‘Superfood’ is a marketing term, which will appeal to buyers, who do not mind paying extra for healthy food. Superfoods are portrayed as foods which provide extraordinary nutrient content, but instead, these are usually foods which are grown in limited quantities, usually alien to the country of consumption, expensive and high in only one nutrient. For example, oats. Famed for its soluble fibre (beta glucan), good publicity has ensured that oats is in every heart patient's diet plan. It’s also called a superfood. For me, guava is a superfood. If you eat it with the seeds, you get your soluble fibre. Barley too is a superfood as it has beta glucan content, which is similar to oats. Sadly, guava and barley are not considered a superfood, as there is little profit to be made on selling them.
We must understand that all cereals grains, fruits and vegetables native to a country are a superfood, regardless of what they are called.
What diet would you suggest to a mother trying to lose weight after pregnancy?
For post-partum women, any plan which encourages gradual weight loss is good. Here are some factors to keep in mind:
Is it better to eat three big meals a day or multiple small meals?
I believe in ‘to each his own.’ As long as your daily total calorie consumption is as per your age, gender, health condition and activity levels, both patterns of eating are fine.
Is white rice really unheathy? What alternatives would you suggest?
We have been wrongly taught to label foods as ‘healthy’ or ‘unhealthy’, based on how the food is perceived to affect our weight. A food is unhealthy if consuming it were to result in an instant, adverse reaction to your health e.g. contaminated food, which may cause food toxicity.
A food is also unhealthy if its excessive consumption causes ill health over time e.g. refined sugar. Consumption of white rice once or twice daily, in an otherwise healthy adult, has no long-term health repercussions, as long as there is no other food indulgence.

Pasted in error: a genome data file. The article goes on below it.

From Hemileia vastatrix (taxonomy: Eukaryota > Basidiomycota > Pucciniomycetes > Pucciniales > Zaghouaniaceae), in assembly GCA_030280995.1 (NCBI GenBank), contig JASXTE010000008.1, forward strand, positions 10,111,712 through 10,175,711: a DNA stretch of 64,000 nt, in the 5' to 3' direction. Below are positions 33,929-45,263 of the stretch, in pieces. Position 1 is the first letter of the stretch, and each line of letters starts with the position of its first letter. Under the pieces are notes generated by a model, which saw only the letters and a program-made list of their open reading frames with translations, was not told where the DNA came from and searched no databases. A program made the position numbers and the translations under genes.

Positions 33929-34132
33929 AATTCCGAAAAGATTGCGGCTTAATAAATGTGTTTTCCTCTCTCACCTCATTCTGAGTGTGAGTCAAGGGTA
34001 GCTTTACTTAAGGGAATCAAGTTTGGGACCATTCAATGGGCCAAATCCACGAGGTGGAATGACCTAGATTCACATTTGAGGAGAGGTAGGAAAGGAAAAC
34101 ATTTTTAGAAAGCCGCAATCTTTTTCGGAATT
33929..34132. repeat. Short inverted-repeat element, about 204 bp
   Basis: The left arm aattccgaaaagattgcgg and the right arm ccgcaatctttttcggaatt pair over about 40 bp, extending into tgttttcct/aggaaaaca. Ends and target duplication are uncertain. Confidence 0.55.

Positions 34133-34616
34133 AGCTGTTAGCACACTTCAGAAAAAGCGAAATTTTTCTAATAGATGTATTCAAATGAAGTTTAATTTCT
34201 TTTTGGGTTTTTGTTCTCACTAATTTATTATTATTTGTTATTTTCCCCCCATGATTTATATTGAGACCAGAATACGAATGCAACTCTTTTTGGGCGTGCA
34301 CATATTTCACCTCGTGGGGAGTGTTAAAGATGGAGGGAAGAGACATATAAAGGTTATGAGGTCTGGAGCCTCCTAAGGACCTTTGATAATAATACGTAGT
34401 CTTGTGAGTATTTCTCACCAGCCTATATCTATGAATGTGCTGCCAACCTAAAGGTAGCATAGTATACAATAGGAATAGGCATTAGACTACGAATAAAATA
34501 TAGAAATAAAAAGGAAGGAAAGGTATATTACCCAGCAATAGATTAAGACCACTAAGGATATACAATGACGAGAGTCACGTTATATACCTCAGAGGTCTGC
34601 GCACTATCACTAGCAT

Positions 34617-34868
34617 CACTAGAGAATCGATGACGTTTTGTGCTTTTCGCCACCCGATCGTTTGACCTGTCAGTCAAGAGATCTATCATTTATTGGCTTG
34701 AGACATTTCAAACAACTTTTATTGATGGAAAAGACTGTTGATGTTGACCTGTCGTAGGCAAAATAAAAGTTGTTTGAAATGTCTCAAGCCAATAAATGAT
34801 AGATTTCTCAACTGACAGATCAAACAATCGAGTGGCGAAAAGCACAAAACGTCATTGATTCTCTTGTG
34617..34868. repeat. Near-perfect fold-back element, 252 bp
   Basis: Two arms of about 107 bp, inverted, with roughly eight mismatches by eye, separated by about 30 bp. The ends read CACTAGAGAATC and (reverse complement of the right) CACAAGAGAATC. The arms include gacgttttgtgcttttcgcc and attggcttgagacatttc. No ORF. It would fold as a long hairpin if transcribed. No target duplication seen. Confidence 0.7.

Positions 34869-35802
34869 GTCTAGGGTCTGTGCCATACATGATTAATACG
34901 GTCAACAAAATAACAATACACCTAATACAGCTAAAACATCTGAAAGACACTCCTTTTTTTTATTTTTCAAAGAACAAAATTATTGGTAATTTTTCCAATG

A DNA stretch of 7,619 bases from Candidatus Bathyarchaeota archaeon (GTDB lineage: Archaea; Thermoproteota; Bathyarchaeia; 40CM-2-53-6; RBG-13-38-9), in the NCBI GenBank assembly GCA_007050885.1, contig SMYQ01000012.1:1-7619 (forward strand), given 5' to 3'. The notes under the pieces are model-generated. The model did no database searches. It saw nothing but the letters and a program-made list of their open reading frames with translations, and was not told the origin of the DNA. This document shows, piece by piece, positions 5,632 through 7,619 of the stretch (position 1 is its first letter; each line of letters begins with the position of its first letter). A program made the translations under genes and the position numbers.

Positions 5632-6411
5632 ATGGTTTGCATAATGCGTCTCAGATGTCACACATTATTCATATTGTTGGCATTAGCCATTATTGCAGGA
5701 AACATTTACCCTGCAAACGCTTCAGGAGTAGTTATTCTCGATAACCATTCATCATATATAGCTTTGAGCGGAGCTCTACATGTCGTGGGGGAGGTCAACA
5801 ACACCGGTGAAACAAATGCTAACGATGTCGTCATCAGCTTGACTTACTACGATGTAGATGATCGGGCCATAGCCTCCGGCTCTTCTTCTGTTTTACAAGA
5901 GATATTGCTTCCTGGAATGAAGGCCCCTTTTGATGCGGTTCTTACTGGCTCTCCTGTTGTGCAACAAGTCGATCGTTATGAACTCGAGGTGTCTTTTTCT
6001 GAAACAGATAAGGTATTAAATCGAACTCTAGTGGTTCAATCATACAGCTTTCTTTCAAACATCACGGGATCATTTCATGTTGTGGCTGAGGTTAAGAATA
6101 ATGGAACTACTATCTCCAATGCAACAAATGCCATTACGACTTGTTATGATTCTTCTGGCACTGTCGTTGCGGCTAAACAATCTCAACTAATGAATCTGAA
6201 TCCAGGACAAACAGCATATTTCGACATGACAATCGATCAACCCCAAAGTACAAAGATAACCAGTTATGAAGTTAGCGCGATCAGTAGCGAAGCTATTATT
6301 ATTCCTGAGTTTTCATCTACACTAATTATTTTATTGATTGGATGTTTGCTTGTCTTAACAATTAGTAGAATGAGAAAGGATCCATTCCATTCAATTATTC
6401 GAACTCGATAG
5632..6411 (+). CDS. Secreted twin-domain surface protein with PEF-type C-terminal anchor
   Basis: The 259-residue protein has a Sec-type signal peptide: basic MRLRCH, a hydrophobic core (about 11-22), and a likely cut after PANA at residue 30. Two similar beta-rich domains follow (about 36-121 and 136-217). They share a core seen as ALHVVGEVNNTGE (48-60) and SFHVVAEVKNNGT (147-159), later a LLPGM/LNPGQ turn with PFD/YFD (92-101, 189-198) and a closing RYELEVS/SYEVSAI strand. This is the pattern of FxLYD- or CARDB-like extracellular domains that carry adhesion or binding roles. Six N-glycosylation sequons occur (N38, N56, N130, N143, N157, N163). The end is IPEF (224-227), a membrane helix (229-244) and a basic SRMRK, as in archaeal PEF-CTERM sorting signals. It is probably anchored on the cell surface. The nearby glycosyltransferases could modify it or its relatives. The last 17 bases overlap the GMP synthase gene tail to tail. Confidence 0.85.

Rice is the staple food of half the world’s population and is very entrenched in our culture and memories. Its demonisation must stop.
What healthy and tasty snacks would you recommend for children?
Any homemade snacks can be fed to an otherwise healthy child, even deep-fried snacks or rich beverages. Make sure to avoid too much dependence on packaged, tinned and processed foods as snacks or toppings.
The number of preservatives, additives, flavour enhancers, bulking agents and colours added to a processed food is unbelievable. So, avoid commercially-made nut butter, sandwich spreads, jams, mayonnaise, cakes, muffins, pastries, chips, sauces, biscuits, squash, juice, fizzy drinks. If you can make these at home for your children, nothing better than that.
Breakfast cereals, which are coloured or flavoured, are not a good idea too. In fact, avoid anything which has an extraordinary shelf life, colour and flavour. You must use these only during emergencies.
What is the unhealthiest food consumed in an average Indian household?
That would be white sugar, salt, and oil consumption above the daily recommended allowance. And processed, preserved ready-to-eat foods — foods, which one can eat immediately without cooking, is not good for your health if you consume it regularly.
What’s the most common mistake people make that causes them to fail in their diet?
The following factors can make or mar your diet plans:
Nutrition is a well-paying profession these days. What is your advice for youngsters who want to take it up as a profession?
For youngsters who want to pursue nutrition, I recommend they understand the importance of a good educational foundation, via formal full-time degrees in dietetics or nutrition.
Raksha sums it up like this, "It is important that young people do not get carried away by pop culture and social media, where what’s irrelevant to the field of nutrition — appearance, clientele, fees, networking, is hyped and what’s relevant — formal degrees, depth of knowledge, is not."
For expert solutions and more discussions regarding nutrition, click here!